Click on any year from 1955 through 1995 (in the right column) and a Juke Box pops up with 20 hits of that year. (Thanks, Roger!)


Seriously! Click here. You can help a whole classful of kids.


Alan Rogowsky:This is amazing.”


Marie Coffin:Yesterday you presented ‘a little math proof’ (from your readers) of the fact that if you take a two-digit number and subtract the digits, you get a number divisible by 9. However, you’re not giving yourself enough credit. You actually proved this already in Friday‘s column. Your explanation . . . ‘Start out with 10. Subtract 1 and 0 from 10 and you get 9. From there on in, the die is cast. Because when you go up to 11, you are adding one more – but also subtracting one more. So still 9’ . . . is called ‘Proof by Induction’ – in this case, you have proved the statement not only for all two-digit numbers, but in fact for all numbers greater than or equal to 10. I think this also answers your question ‘But no women. What’s up with that?’ We were all smart enough to see that you had already provided the proof, and no further proof was needed. :)”

☞ I love it!

Tamara Hendrickson: “You note that you didn’t hear from any women. Disappointing but not surprising from my perspective. I have a Ph.D. in Bioorganic Chemistry from Caltech and I can enumerate several occasions where people of influence, including teachers, mentors, and peers, tried to hold me back with a ‘Girls can’t do math’ or ‘You will only succeed because of affirmative action’ kind of attitude. Some interferences were trivial while others were devastating. For example, when I was in 4th grade, I was in a 4th and 5th grade combination class and so I was able to do fifth grade math that year. When I got to fifth grade, my new teacher told me that she didn’t have time to teach me 6th grade math so she made me do 5th grade math again, same book and everything. Not only did I lose a year of math education but I certainly took the message home that she didn’t think I was ready for 6th grade math. I don’t know a woman scientist who doesn’t have at least one story like this. Maybe she would have taken the same attitude if I was a boy, but I can’t think of a single male scientist that I know that recalls a story of being held back or discouraged. We still live in a society where it is sometimes hard for many women to feel comfortable eagerly demonstrating math or science skills. The net effect is not only that woman are going to by shyer about writing you about things like this but also that women still seriously lag behind men in careers in math and the sciences, particularly for career paths that require graduate level education. (It is getting better every year though!) When I started my first job as a chemistry professor in 2000 I was the only female faculty member in a department of 19. It was four years before a second woman was hired. (While I am on a soapbox about women in science, I should mention that African American and Latino representation in the upper level sciences is even worse. Most chemistry departments do not have even a single faculty member of color.)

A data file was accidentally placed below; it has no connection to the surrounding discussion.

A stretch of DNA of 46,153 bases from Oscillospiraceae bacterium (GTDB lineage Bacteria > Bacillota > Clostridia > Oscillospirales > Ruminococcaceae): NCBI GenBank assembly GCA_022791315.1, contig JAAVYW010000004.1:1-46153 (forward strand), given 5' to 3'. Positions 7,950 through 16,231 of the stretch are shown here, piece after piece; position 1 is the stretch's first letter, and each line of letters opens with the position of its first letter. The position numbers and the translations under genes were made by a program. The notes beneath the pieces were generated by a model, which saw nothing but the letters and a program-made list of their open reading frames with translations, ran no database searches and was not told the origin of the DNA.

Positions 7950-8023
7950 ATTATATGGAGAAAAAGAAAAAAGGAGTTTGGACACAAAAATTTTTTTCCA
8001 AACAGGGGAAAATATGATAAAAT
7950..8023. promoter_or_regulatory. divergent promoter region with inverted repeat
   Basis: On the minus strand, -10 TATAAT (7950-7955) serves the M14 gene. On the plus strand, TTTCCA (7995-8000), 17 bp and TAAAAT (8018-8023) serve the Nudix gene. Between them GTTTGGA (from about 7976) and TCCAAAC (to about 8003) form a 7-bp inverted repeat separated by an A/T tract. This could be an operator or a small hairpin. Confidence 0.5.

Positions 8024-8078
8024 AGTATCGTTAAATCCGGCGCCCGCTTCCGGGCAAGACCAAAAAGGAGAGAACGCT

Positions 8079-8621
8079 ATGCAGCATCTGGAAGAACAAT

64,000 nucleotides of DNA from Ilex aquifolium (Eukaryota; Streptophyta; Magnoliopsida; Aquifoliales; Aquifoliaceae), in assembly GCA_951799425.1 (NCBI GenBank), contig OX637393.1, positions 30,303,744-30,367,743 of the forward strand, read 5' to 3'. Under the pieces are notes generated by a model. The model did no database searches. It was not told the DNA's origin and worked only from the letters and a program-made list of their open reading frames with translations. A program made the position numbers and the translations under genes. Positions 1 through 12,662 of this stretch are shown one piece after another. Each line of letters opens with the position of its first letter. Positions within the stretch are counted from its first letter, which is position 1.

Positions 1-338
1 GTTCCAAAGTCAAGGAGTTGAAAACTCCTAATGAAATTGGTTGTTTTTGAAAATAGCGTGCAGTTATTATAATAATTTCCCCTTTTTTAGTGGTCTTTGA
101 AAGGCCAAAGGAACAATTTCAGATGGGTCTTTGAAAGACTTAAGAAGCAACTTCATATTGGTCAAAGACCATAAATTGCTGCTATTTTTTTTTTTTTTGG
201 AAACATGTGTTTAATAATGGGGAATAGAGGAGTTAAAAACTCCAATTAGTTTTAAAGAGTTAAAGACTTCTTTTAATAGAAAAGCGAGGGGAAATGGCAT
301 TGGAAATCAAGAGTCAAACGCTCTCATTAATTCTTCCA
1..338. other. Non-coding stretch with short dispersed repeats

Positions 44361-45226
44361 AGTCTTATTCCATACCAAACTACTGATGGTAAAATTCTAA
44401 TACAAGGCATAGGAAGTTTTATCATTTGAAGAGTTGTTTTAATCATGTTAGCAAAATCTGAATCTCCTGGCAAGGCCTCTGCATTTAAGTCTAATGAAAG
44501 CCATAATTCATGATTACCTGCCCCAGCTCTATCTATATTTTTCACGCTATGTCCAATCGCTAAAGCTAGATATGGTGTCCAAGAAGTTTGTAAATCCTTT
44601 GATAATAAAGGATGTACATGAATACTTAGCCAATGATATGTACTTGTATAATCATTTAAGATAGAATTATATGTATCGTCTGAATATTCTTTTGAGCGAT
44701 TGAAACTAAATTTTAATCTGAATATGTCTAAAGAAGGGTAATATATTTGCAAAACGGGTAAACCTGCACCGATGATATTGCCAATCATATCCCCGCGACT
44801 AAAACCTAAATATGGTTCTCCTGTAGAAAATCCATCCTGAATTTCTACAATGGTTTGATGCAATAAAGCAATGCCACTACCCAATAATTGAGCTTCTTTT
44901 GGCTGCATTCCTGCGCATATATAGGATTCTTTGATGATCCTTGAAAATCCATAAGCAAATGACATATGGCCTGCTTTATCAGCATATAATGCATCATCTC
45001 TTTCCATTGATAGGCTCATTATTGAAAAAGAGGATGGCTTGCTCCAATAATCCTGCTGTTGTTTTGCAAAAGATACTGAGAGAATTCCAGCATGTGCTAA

Pat F.: “If you (a) pick a number, (b) switch any number of digits and (c) subtract the larger from the smaller, the result is divisible by nine. EX: 1234 -> switch 2 and 3 to get 1324 -> 1324-1234 = 90. TA DA!! Who cares? You do. Suppose you are trying to balance your checkbook and you and the bank don’t agree. Look at the difference between you and the bank. If it is divisible by nine, you might have switched two digits in recording. I have used this and it has kept me from looking stupid in arguments with my bank.”


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